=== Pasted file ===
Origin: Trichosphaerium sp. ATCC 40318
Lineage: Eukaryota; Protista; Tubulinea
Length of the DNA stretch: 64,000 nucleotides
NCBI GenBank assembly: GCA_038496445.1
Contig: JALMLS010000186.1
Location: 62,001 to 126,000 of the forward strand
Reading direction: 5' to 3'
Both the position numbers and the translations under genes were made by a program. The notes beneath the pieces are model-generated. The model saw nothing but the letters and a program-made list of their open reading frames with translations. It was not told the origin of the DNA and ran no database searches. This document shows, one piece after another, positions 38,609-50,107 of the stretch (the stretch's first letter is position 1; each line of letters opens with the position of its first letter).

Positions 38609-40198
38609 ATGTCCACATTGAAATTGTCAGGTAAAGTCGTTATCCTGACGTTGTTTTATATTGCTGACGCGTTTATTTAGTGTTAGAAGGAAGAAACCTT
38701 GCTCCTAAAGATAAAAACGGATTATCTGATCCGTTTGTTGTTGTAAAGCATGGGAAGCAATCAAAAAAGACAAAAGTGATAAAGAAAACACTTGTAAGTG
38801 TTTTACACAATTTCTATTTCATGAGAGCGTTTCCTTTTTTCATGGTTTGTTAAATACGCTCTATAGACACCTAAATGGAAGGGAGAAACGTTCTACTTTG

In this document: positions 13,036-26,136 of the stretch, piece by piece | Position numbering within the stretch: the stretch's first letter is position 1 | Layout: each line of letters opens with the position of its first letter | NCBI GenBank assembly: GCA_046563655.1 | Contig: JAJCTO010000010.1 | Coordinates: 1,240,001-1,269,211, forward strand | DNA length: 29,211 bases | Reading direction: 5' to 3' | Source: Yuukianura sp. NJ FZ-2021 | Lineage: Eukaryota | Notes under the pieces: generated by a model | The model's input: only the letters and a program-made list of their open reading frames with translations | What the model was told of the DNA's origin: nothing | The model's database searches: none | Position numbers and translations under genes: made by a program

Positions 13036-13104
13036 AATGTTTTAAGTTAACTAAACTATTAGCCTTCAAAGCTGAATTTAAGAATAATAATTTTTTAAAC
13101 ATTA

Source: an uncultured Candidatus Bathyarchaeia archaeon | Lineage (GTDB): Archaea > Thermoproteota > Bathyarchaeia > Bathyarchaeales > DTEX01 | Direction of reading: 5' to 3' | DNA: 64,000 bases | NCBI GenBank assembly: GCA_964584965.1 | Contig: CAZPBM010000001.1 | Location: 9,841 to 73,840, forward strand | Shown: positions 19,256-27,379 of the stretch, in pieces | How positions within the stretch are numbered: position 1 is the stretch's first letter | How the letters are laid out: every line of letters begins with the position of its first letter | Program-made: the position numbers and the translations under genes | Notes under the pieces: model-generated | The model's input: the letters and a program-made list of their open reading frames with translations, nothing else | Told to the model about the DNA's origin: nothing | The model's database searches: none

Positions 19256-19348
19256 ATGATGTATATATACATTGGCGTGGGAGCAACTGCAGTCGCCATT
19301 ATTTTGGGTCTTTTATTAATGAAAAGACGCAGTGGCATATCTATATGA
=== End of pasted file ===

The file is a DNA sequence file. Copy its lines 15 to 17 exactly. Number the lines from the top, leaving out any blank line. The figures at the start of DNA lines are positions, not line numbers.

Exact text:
13036 AATGTTTTAAGTTAACTAAACTATTAGCCTTCAAAGCTGAATTTAAGAATAATAATTTTTTAAAC
13101 ATTA

Source: an uncultured Candidatus Bathyarchaeia archaeon | Lineage (GTDB): Archaea > Thermoproteota > Bathyarchaeia > Bathyarchaeales > DTEX01 | Direction of reading: 5' to 3' | DNA: 64,000 bases | NCBI GenBank assembly: GCA_964584965.1 | Contig: CAZPBM010000001.1 | Location: 9,841 to 73,840, forward strand | Shown: positions 19,256-27,379 of the stretch, in pieces | How positions within the stretch are numbered: position 1 is the stretch's first letter | How the letters are laid out: every line of letters begins with the position of its first letter | Program-made: the position numbers and the translations under genes | Notes under the pieces: model-generated | The model's input: the letters and a program-made list of their open reading frames with translations, nothing else | Told to the model about the DNA's origin: nothing | The model's database searches: none